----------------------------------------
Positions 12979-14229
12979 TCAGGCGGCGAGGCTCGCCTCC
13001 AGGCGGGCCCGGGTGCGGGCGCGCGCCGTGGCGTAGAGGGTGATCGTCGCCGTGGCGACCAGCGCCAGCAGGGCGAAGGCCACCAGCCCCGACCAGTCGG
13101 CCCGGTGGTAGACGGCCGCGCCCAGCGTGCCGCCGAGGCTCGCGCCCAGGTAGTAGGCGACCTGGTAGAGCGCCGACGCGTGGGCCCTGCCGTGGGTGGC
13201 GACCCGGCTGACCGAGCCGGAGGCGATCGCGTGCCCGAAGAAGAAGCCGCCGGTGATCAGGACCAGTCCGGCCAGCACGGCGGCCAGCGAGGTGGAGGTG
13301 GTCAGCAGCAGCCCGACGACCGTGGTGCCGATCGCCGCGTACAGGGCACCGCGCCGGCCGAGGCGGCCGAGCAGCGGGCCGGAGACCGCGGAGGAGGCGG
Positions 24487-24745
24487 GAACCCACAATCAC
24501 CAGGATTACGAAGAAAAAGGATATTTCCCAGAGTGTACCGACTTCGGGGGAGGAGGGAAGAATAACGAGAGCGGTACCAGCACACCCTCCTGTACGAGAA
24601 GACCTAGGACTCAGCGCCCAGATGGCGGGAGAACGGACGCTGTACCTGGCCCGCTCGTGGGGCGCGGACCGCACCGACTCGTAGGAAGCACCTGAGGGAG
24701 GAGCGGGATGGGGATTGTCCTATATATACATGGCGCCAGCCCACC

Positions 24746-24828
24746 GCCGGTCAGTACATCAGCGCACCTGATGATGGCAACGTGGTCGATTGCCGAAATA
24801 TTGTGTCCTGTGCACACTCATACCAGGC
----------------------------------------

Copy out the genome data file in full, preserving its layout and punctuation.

Positions 12979-14229
12979 TCAGGCGGCGAGGCTCGCCTCC
13001 AGGCGGGCCCGGGTGCGGGCGCGCGCCGTGGCGTAGAGGGTGATCGTCGCCGTGGCGACCAGCGCCAGCAGGGCGAAGGCCACCAGCCCCGACCAGTCGG
13101 CCCGGTGGTAGACGGCCGCGCCCAGCGTGCCGCCGAGGCTCGCGCCCAGGTAGTAGGCGACCTGGTAGAGCGCCGACGCGTGGGCCCTGCCGTGGGTGGC
13201 GACCCGGCTGACCGAGCCGGAGGCGATCGCGTGCCCGAAGAAGAAGCCGCCGGTGATCAGGACCAGTCCGGCCAGCACGGCGGCCAGCGAGGTGGAGGTG
13301 GTCAGCAGCAGCCCGACGACCGTGGTGCCGATCGCCGCGTACAGGGCACCGCGCCGGCCGAGGCGGCCGAGCAGCGGGCCGGAGACCGCGGAGGAGGCGG
Positions 24487-24745
24487 GAACCCACAATCAC
24501 CAGGATTACGAAGAAAAAGGATATTTCCCAGAGTGTACCGACTTCGGGGGAGGAGGGAAGAATAACGAGAGCGGTACCAGCACACCCTCCTGTACGAGAA
24601 GACCTAGGACTCAGCGCCCAGATGGCGGGAGAACGGACGCTGTACCTGGCCCGCTCGTGGGGCGCGGACCGCACCGACTCGTAGGAAGCACCTGAGGGAG
24701 GAGCGGGATGGGGATTGTCCTATATATACATGGCGCCAGCCCACC

Positions 24746-24828
24746 GCCGGTCAGTACATCAGCGCACCTGATGATGGCAACGTGGTCGATTGCCGAAATA
24801 TTGTGTCCTGTGCACACTCATACCAGGC